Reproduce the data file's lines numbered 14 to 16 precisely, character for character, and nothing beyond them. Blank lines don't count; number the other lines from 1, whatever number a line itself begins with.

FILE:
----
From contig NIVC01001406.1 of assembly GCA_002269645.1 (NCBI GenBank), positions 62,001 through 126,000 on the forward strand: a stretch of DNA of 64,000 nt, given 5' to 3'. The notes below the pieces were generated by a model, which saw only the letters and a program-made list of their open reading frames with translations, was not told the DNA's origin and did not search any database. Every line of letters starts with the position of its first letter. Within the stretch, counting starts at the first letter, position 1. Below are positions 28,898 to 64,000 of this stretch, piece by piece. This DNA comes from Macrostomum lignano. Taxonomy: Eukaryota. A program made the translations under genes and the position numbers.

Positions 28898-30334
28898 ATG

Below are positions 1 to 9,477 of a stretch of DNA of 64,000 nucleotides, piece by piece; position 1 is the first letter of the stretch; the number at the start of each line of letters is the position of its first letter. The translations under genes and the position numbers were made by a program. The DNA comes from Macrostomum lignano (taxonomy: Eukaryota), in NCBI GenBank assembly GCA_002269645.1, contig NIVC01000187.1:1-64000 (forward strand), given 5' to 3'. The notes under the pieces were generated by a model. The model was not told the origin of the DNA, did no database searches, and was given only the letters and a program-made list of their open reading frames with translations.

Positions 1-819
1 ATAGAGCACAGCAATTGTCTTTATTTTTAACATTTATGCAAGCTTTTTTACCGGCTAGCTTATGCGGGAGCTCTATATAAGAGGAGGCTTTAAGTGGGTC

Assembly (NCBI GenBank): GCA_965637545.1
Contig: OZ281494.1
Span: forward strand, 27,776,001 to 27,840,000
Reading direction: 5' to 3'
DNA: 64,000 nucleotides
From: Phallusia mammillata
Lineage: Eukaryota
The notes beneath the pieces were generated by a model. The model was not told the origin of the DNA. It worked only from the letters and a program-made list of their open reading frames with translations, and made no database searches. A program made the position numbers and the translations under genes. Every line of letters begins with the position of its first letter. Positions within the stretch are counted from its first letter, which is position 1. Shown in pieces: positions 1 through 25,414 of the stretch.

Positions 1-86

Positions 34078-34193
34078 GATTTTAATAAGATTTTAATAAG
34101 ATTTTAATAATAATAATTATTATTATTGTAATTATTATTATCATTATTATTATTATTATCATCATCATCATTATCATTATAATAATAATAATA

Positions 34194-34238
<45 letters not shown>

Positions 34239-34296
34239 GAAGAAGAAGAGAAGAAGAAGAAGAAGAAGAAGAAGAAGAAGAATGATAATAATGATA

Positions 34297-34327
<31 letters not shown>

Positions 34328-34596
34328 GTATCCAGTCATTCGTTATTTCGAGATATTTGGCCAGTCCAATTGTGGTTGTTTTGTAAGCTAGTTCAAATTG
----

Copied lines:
The notes beneath the pieces were generated by a model. The model was not told the origin of the DNA. It worked only from the letters and a program-made list of their open reading frames with translations, and made no database searches. A program made the position numbers and the translations under genes. Every line of letters begins with the position of its first letter. Positions within the stretch are counted from its first letter, which is position 1. Shown in pieces: positions 1 through 25,414 of the stretch.

Positions 1-86

Positions 34078-34193